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Spaniards Eat Late Not Because They're More Laid Back, But Because Of History

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Ah, Spain...a beautiful European country where the people are as mellow as their meal times. A common misconception is that Spaniards eat late and party even later because they spend a chunk of their afternoons napping. We're here to tell you that that's not the case. So, why do Spaniards snack on tapas into the wee hours? Their country has endured the wrong time zone for more than 70 years.

Tapas and sangria in Mallorca, Balearic island, Spain

Midnight Tapas—In Solidarity

If you stop by a Spanish town for lunch, the story goes that you should watch out for the siestas: Spaniards, it's said, take a two-hour nap in the middle of the afternoon. It's also not uncommon for supper to be served at 9 or 10 p.m. It has long been assumed that Spain's late meal times are just a long-standing cultural anomaly, but they actually began fairly recently during WWII, with former Spanish leader General Francisco Franco.

In 1940, Franco changed Spain's time zone by moving the country's clocks one hour forward. Why? To line up with those in Nazi Germany, in solidarity with their cause. As a result, Spain's time zone switched from Greenwich Mean Time (GMT) to Central European Time (CET), a time zone that generally belongs to regions 2,500 kilometers east of Spain. How did the citizens respond? As the BBC explains: "for Spaniards, who at the time were utterly devastated by the Spanish Civil War, complaining about the change did not even cross their minds." Instead, their 8pm dinners just became a 9pm affair. Eventually, the war ended and the Nazis lost, but Spain still didn't return to GMT.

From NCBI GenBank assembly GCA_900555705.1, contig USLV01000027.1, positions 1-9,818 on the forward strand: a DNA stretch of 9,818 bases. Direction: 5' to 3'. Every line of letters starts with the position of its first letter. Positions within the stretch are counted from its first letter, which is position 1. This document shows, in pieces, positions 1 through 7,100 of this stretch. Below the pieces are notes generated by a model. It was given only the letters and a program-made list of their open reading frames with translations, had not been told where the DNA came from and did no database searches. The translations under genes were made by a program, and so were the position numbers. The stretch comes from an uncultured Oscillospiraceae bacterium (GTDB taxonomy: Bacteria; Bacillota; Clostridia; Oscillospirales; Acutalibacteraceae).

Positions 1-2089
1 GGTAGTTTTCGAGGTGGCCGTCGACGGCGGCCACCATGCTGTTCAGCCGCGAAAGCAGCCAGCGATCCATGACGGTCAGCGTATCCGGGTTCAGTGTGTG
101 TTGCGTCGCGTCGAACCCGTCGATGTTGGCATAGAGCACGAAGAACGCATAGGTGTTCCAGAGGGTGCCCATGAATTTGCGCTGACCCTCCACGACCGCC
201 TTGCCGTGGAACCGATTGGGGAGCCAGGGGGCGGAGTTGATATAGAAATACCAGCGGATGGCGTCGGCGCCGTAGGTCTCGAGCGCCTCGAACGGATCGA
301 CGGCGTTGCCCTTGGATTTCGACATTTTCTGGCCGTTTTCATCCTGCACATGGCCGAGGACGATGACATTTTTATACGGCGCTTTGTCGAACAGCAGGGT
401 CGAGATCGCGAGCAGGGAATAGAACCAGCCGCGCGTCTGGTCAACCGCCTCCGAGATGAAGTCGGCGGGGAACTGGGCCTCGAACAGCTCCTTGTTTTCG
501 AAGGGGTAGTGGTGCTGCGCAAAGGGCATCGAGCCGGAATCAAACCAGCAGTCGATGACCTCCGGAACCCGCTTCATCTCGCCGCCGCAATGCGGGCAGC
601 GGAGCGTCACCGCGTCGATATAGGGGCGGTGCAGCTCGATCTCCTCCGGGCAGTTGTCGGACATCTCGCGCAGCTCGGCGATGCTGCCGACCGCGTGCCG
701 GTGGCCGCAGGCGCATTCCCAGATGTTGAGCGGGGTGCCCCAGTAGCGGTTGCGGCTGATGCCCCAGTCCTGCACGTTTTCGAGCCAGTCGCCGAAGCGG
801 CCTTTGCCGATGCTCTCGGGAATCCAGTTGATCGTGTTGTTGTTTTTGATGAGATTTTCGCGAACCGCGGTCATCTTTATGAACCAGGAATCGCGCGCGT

The Sun Also Rises

What about those infamous siestas? They're somewhat of a myth as well: a January 2017 study revealed that less than 18 percent of Spaniards nap regularly, while nearly 60 percent never take a siesta. This statistic is one reason why, in 2016, Spanish Prime Minister Mariano Rajoy announced his plan of abolishing siestas in favor of a shorter work day (ending at around 6pm, versus 7 or 8pm). He also spoke of potentially switching back to the original GMT time zone.

For Spaniards, this would mean the sun would rise and set earlier, which José Luis Casero, president of the National Commission for the Rationalization of Spanish Schedules, feels is the healthier way to live: "The fact that the time in Spain doesn't correspond to the sun affects health, especially sleep," he says. "If we changed time zones, the sun would rise one hour earlier and we'd wake up more naturally, meal times would be one hour earlier and we'd get an extra hour's sleep." It would also give Spain less sunlight at night...but we're confident they'll still find a way to party.

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